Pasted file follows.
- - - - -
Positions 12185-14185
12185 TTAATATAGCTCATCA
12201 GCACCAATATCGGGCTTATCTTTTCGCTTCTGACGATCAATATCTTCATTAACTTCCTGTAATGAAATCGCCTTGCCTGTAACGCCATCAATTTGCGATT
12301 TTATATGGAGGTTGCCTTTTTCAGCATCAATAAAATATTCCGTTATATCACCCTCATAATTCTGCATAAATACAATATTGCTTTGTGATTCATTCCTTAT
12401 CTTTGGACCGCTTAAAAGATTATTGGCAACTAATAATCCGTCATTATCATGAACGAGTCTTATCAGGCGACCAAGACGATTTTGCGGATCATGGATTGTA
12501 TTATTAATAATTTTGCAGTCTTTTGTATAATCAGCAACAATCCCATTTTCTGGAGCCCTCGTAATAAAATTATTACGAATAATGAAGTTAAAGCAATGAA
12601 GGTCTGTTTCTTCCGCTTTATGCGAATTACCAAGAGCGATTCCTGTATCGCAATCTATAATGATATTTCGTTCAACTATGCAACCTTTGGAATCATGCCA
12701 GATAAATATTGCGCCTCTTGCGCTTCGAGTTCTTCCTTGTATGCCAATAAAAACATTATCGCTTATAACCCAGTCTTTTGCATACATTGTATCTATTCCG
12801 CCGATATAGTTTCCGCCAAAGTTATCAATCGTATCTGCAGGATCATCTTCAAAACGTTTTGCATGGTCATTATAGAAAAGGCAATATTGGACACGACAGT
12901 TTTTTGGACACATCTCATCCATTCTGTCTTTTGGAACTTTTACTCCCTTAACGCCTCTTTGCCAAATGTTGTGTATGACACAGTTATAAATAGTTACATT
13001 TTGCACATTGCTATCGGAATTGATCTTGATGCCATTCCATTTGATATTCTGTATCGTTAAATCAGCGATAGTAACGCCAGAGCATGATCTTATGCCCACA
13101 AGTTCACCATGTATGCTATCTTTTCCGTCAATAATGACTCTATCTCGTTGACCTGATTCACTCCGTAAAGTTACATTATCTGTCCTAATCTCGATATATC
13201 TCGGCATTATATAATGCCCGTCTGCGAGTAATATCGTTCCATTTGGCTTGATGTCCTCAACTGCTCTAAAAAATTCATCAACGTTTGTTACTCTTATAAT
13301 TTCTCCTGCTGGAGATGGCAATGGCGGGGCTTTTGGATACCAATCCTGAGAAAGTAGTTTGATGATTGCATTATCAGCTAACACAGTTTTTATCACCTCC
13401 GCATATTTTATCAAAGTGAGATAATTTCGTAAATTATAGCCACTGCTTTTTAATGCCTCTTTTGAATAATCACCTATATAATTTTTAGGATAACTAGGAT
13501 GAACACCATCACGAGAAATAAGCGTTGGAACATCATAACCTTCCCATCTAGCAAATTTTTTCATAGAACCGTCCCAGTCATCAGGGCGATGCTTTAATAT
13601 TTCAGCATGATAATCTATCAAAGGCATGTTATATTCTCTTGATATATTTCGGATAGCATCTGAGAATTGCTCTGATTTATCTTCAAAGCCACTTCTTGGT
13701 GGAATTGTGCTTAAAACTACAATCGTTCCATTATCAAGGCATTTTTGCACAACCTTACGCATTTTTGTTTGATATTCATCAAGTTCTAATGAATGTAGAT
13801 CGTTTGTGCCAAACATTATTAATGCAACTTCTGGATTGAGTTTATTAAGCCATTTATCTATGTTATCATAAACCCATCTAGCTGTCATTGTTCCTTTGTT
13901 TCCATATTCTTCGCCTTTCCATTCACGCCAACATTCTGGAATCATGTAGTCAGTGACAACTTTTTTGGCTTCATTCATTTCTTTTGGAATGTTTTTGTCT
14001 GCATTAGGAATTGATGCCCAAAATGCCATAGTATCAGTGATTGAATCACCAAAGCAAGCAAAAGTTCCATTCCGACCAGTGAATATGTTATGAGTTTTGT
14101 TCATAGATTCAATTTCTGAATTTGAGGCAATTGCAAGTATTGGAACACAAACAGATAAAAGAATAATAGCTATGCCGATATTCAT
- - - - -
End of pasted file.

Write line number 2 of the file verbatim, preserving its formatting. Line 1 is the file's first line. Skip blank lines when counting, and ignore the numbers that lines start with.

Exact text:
12185 TTAATATAGCTCATCA